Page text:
Avocado Smoothie - Sinh to Bo
Easy - You got this
Avocados in western cuisine are often favoured for savoury dishes such as dips, spreads and smashed avocado on toast, and it’s not uncommon to question whether they’re a fruit. However, in Vietnam, there’s no question about it. Avocados are treated more like a fruit and thus reserved for desserts and beverages such as sinh to bo (Vietnamese avocado smoothie), kem bo (Vietnamese avocado ice cream) which can be found in abundance throughout Central Vietnam. They’re also enjoyed as is with a sprinkling of granulated sugar or a generous spoonful of condensed milk.
In my opinion, as guacamole is to Mexico as smashed avo on toast is to Australia, a refreshing avocado smoothie is the quintessential avocado dish of Vietnam. Refreshing chilled fruit smoothies are ideal in Vietnam’s warm climate. Vietnamese mango smoothies and watermelon smoothies along with avocado smoothies can provide respite in warm and humid conditions. While it’s common practice in the west to freeze fruit prior to blending, in Vietnam where freezers are scarce, fresh fruit is used along with the addition of crushed ice.
A Vietnamese avocado smoothie is a refreshing drink that is creamy, earthy and nutty. The sweetness of the condensed milk and sugar is imperative to its flavour, and creates a smooth texture where the avocado’s natural creaminess and nuttiness is accentuated.
Experimenting over the years with hass, reed and shepard avocados, I’ve found ripe hass avocados give the best results as they are most creamy (almost buttery!) and nutty. The collateral beauty of ripe avocados is that it’s tasting notes are mature and concentrated. Like the Vietnamese mango smoothie recipe which uses ripe mangos, ripe avocados will result in a smoothie with maximum flavour.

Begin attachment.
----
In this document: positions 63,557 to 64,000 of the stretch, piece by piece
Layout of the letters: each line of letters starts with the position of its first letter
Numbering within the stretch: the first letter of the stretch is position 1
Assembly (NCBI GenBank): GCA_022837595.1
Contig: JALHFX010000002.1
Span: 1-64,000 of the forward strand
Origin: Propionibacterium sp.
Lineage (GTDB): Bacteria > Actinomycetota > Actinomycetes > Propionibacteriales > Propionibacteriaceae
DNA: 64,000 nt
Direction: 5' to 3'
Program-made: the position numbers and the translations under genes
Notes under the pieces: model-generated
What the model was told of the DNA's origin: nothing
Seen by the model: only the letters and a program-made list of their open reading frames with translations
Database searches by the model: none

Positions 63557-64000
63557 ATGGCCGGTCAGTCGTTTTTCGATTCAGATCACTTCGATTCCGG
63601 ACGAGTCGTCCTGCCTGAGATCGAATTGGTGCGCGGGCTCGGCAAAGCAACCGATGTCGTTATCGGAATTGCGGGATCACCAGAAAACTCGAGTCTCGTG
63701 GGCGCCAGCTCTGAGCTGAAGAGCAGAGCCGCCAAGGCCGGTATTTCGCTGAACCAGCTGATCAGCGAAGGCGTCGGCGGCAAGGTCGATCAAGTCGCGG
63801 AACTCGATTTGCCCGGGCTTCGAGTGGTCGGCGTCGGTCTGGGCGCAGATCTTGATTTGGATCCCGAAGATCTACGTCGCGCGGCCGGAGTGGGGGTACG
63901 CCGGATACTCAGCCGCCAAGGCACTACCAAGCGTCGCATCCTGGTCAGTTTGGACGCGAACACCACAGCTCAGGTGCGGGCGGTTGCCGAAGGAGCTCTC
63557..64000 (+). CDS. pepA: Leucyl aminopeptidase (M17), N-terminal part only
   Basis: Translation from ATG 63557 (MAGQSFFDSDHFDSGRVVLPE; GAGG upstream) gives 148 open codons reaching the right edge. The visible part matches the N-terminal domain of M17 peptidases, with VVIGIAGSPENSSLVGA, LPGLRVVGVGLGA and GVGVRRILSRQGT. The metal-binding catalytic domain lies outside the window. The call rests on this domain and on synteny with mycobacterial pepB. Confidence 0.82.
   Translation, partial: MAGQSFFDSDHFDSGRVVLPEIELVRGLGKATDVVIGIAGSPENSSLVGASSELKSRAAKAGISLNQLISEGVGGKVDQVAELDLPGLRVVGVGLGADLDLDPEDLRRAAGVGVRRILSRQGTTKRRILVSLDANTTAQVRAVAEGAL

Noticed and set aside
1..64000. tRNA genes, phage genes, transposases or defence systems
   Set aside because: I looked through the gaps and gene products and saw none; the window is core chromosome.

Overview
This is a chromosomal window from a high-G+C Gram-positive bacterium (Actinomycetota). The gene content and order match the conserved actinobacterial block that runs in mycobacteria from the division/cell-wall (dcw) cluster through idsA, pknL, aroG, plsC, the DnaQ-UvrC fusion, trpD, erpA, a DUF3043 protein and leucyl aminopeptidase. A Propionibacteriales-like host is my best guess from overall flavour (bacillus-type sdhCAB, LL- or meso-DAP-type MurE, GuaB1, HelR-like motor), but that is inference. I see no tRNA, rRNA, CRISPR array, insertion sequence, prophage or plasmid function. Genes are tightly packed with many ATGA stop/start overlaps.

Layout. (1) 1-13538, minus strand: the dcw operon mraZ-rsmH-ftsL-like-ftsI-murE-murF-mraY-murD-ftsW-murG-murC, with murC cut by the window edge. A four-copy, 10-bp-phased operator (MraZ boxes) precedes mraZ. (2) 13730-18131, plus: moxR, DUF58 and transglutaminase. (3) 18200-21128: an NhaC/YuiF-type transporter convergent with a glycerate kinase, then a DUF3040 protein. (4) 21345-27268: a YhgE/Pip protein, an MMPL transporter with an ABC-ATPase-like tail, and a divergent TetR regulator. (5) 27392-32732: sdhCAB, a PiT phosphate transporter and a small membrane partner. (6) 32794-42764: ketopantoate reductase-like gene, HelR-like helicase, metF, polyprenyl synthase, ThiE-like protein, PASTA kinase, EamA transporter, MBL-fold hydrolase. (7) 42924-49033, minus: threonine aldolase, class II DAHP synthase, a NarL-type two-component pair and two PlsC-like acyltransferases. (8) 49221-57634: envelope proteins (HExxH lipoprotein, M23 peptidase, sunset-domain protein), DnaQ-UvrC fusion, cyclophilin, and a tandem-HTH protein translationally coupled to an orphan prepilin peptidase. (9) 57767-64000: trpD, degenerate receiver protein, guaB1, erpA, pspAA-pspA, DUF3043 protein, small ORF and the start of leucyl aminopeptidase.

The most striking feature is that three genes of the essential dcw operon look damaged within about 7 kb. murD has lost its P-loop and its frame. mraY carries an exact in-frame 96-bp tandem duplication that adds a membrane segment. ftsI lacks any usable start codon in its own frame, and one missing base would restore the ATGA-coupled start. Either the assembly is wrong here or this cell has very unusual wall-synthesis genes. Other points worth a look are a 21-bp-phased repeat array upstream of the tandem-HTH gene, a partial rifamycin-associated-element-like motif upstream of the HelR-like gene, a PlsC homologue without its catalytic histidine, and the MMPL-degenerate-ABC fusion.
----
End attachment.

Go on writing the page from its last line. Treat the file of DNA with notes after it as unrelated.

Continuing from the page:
My first memorable avocado smoothie experience came when I was a child. When avocados were in season my dad would scout for ripe or damaged avocados at the supermarket or farmer’s market. Mum would prepare avocado smoothies in the ensuing hours which would keep in the fridge for 2–3 days (a great way to extend ripe avocados). Mum’s recipe which she carried over from Vietnam was basic and did not contain my secret ingredient: young coconut water.
In Australia where freezers are an essential kitchen appliance I have yet caved into the temptation of freezing avocados prior to blending (it hasn’t even crossed my mind!) but I have innovated mum's recipe and substituted ice cubes with frozen coconut water. Natural sweetness, nuttiness and subtle savouriness further accentuates the avocados tasting notes and the omission of ice reduces the smoothie’s dependence on sugar for sweetness.
So if avocado prices are down, do yourself a favour and grab a few ripe avocados and treat yourself to the refreshing flavours of a Vietnamese avocado smoothie. Unique in Australia but common in Vietnam, expect a sweet and delectable side to avocados you may be missing out on.
Juice from a young coconut (300ml), 300ml coconut water or 1 cup of ice
1 large ripe avocado
½ tablespoon white sugar
2 tablespoons condensed milk
2-3 teaspoons toasted coconut chips (optional)
Pour young coconut water or coconut water into ice trays and freeze.
Duncan’s tip: For best results use young coconut water and do this the night before. If you don’t have time to freeze the coconut water substitute with 1 cup of ice.
Halve avocado and with a tablespoon scoop out flesh and into a blender.
Place frozen coconut water, sugar, condensed milk and milk into the blender and pulse until lump-free and thick.
Serve in glasses, garnish with a sprinkle of toasted coconut chips and consume with a thick straw and a teaspoon on the side.